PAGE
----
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    Charles “Old Roman” Comiskey was such a tightwad that his players deliberately threw the 1919 World Series to spite him, setting off a scandal that would nearly destroy major league baseball.

    And that’s about all you need to know.

    Comiskey saved money by keeping player per-diems low, reneging on player bonuses and refusing to regularly wash team uniforms.

    For all that, he got a ballpark in his name and two World Series titles.

    Karma, where you at?

3. Carl Pohlad (Minnesota Twins)

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    Miracles can happen. I know because the Minnesota Twins won two world championships under the tyrannical reign of Carl Pohlad. Two!

    Sometimes teams win in spite of their ownership. In the case of Minnesota’s four-year mini-dynasty from 1987 through 1991, that’s really the only explanation.

    Carl Pohlad short-changed fans at every turn and in 2001 made a brazen attempt to sell the Twins out of town.

    Despite being the richest owner in baseball, Pohlad kept the purse strings sewn shut when dealing with team payroll. Fans saw stars like Torii Hunter and Johan Santana leave town as the billionaire continue to expect big results from little coin.

    In Pohlad’s 25 years as owner (1984-2009) that formula largely worked, way more often than it should have.

2. Arnold Johnson (Kansas City Athletics)

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    Arnold Johnson’s first order of business upon purchasing the the Philadelphia Athletics in 1954:  Move the storied franchise to Kansas City.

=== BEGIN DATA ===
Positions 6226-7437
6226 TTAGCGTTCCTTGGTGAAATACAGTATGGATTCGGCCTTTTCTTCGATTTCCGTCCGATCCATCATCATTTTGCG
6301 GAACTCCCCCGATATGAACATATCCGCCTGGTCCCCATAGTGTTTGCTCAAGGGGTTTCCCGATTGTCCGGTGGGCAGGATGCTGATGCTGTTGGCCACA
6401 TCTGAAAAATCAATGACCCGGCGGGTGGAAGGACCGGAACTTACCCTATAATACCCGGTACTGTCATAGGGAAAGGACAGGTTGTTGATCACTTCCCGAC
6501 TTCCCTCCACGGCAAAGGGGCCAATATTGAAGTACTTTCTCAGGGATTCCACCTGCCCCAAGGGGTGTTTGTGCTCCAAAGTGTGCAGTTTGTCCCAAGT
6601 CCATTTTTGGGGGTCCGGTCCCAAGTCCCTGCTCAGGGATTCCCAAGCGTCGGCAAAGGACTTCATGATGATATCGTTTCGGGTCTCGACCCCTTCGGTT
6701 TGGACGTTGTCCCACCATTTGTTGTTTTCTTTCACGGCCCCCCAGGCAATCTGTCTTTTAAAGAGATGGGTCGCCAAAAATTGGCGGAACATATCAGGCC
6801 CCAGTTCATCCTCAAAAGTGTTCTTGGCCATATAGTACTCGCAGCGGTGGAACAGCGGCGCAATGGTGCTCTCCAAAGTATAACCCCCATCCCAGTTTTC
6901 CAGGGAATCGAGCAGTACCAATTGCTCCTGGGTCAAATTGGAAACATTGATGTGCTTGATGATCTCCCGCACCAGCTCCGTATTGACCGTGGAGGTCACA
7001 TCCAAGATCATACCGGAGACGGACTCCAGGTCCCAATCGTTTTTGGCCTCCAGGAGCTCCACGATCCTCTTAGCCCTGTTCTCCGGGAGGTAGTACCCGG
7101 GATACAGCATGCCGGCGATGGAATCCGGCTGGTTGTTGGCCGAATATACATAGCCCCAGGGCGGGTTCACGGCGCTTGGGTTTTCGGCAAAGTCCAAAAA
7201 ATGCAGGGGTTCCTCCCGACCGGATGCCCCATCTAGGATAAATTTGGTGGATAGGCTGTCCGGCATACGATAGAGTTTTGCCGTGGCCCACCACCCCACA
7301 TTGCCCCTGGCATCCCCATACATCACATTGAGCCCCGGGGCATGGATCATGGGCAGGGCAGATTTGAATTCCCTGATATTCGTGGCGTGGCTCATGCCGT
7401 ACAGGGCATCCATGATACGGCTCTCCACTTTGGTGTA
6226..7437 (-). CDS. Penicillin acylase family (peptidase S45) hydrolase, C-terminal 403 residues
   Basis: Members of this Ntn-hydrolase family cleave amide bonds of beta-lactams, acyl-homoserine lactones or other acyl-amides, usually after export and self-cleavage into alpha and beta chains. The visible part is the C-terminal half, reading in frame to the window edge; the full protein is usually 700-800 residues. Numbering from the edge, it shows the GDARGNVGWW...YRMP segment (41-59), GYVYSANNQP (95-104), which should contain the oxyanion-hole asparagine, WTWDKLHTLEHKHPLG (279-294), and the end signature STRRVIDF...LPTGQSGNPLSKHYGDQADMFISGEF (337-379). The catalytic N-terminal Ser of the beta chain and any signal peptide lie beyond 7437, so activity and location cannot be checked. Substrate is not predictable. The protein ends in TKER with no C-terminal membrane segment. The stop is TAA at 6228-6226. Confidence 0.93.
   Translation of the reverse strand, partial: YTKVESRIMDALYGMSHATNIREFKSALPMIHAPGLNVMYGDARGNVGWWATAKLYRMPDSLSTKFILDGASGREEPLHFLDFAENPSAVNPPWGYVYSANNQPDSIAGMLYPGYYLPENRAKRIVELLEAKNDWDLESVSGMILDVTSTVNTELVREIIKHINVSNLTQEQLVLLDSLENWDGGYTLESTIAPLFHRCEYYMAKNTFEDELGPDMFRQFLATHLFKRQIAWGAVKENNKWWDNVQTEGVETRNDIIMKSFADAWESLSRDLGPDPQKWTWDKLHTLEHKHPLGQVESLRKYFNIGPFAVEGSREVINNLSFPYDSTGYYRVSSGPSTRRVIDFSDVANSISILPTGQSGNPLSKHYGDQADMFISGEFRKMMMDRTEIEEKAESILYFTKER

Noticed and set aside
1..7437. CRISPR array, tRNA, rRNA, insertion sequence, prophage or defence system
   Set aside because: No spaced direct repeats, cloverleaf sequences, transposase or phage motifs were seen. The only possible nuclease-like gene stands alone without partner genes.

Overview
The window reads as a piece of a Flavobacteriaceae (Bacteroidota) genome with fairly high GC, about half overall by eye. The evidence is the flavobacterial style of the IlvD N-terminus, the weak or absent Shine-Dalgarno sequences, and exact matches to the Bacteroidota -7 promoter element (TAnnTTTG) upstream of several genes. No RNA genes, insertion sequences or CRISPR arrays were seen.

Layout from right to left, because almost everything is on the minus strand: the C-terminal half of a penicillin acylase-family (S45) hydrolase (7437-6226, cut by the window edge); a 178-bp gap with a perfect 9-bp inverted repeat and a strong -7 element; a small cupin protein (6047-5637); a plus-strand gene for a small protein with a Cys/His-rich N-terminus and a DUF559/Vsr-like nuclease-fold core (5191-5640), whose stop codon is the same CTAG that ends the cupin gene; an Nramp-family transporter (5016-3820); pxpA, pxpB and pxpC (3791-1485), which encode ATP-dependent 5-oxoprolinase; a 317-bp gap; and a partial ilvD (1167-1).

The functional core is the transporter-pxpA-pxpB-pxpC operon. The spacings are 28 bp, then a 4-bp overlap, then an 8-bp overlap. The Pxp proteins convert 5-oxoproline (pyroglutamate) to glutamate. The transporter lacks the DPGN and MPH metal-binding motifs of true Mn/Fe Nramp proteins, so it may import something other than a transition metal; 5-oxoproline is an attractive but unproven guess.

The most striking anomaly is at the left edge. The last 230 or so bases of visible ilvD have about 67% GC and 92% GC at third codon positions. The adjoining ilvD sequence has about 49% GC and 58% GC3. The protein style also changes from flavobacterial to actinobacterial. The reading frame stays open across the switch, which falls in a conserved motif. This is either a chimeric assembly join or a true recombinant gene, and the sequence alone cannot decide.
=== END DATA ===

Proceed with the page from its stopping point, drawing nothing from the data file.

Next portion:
His second order of business:  Make as much money as humanly possible.

    His third order of business:  See second order of business.

    Johnson’s Kansas City Athletics never won more than 74 games in a season, probably because Johnson sold all of the A’s best young players to the New York Yankees for cold, hard cash.

    In a totally related note, Johnson once owned Yankee Stadium. Turning your franchise into a farm team for your favorite team?

    That’s a whole new level of despicable.

1. Harry Frazee (Boston Red Sox)

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    One epic splash of penny-pinching will forever and always set Harry Frazee apart from his peers.

    Harry Frazee sold Babe Ruth to the New York Yankees for $125,000.

    Let me rephrase:  Harry Frazee sold the greatest icon in American sports history to the New York Yankees for $125,000.

    Today, that sum couldn’t buy you a crawl space on Madison Avenue.

    Back then it was worth a good deal more, but nowhere near what the Red Sox would lose in gate revenue and good will.

    Ruth’s departure was the most prominent of many deals Frazee made to bankroll his theater projects and dismantle the once-proud Boston Red Sox.

    Thanks in large part to his greed, the Red Sox wouldn’t win the World Series for another 86 years.